Monday, September 7, 2009

Elections Should be Decided on the Night.

There is a move to begin General Election counts on the Friday morning and not as soon as the polls shut at 10pm on the Thursday night.

For most the last two centuries, only the far flung constituencies counted the next day. They were the most rural of rural seats, where travel times to the counts were in hours, a large number of boxes had to be transported [holding only a few precious votes in each] and, in Scotland, sometimes this involved movement by boat. In previous centuries, the elections themselves were spread out over weeks.

But today, for the rest of the country, the deed is done by the early hours of the morning and so we knew the nature of the government before dawn*. It is worth asking who the delay benefits? The public expect a speedy service, and they are right to do so. Election counting is no exception.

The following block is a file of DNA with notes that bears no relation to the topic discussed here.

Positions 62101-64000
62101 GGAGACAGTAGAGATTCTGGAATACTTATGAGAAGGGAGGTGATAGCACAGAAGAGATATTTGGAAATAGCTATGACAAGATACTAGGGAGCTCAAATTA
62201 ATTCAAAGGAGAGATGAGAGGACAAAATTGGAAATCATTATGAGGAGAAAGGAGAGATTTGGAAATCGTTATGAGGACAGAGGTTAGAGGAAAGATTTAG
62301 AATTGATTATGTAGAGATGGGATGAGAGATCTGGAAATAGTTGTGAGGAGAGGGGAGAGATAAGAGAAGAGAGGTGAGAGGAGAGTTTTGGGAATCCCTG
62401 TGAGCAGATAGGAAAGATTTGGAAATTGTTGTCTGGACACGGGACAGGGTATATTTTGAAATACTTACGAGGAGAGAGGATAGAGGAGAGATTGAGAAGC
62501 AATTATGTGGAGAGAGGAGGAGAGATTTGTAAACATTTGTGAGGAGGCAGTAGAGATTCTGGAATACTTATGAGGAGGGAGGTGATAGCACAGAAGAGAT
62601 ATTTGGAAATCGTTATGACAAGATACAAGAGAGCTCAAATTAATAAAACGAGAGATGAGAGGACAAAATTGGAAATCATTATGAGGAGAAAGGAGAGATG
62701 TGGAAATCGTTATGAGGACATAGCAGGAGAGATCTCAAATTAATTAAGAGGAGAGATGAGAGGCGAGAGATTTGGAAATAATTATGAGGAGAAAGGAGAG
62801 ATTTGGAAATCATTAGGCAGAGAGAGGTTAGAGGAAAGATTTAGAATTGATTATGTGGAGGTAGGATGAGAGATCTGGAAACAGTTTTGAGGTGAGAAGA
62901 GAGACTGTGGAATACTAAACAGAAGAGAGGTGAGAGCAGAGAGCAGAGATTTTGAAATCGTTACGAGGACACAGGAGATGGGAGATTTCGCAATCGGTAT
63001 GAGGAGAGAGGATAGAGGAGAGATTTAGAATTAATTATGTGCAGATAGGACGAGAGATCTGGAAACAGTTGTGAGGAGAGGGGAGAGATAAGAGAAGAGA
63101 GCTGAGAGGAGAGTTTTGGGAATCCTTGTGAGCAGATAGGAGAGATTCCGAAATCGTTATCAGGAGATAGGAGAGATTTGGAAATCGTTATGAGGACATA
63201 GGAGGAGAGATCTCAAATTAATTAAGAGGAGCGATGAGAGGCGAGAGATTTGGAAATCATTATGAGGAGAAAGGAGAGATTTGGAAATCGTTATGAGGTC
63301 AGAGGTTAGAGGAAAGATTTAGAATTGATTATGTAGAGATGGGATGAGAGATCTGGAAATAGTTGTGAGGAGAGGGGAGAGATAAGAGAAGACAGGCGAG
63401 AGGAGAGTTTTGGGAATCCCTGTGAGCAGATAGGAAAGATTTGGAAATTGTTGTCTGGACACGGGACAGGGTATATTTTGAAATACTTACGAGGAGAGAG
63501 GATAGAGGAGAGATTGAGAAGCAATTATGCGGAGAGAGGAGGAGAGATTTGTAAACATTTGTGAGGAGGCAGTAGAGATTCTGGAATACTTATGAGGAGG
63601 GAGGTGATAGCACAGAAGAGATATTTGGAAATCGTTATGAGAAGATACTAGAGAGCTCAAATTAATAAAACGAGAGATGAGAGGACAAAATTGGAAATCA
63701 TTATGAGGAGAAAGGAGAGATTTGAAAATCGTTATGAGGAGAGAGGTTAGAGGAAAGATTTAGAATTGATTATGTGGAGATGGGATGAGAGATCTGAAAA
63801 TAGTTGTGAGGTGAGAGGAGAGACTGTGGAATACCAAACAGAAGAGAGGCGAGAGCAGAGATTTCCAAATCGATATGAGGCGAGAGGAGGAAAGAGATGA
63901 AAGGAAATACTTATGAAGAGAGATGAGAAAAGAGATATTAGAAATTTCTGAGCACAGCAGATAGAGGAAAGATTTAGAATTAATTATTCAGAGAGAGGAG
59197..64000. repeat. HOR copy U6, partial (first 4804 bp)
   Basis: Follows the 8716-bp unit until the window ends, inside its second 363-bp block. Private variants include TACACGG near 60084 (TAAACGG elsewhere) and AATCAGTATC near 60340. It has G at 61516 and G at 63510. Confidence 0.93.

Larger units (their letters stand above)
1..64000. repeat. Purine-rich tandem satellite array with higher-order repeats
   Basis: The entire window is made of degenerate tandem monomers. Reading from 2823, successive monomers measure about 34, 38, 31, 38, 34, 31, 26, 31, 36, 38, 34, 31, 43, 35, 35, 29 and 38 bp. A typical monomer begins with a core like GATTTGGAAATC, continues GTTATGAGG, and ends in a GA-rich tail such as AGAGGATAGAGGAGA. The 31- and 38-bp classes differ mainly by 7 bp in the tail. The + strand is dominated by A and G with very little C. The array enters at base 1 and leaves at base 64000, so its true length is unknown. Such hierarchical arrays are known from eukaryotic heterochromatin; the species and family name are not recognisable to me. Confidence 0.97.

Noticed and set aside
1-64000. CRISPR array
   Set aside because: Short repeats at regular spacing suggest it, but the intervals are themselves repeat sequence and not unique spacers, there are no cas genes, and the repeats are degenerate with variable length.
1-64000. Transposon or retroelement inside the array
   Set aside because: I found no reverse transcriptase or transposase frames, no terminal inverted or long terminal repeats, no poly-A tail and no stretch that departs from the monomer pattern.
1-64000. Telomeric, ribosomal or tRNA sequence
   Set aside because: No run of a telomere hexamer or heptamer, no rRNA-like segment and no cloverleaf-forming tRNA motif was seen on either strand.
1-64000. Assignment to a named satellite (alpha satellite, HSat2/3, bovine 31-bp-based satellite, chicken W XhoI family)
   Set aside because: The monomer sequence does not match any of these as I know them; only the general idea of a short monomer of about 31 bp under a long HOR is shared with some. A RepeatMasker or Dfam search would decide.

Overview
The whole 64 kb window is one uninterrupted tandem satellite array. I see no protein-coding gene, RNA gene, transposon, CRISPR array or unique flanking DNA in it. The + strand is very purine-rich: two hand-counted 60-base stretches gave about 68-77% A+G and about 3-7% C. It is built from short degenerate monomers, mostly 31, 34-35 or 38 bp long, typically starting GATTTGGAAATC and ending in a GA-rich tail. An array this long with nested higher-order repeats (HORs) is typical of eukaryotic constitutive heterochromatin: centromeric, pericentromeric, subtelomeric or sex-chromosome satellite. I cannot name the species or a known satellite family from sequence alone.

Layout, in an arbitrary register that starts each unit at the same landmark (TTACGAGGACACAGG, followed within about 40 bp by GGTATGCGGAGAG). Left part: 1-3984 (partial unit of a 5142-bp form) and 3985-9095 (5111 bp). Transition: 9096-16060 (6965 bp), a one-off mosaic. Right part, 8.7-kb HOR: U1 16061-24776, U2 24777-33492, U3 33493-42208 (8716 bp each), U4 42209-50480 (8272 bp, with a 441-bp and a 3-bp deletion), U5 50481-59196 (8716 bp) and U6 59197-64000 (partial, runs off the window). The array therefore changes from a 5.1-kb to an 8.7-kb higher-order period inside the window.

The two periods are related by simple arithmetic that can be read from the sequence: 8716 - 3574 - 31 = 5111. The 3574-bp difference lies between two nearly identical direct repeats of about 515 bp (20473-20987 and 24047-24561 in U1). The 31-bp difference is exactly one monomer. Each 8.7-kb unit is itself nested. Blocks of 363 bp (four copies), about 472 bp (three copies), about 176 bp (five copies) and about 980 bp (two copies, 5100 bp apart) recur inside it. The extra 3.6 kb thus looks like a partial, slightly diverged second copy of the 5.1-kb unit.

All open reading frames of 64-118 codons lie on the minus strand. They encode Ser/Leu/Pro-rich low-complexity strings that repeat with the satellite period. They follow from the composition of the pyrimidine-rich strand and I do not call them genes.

There is an excellent post on Conservative Home setting out why the Thursday count should be kept. See

Cambridge City Conservative Councillor Chris Howell is taking this issue up locally.


*There is one recent exception, 1992: "The Conservatives knew the result before midnight, Labour accepted the result in the early morning, and the BBC did not concede until well into the next day".

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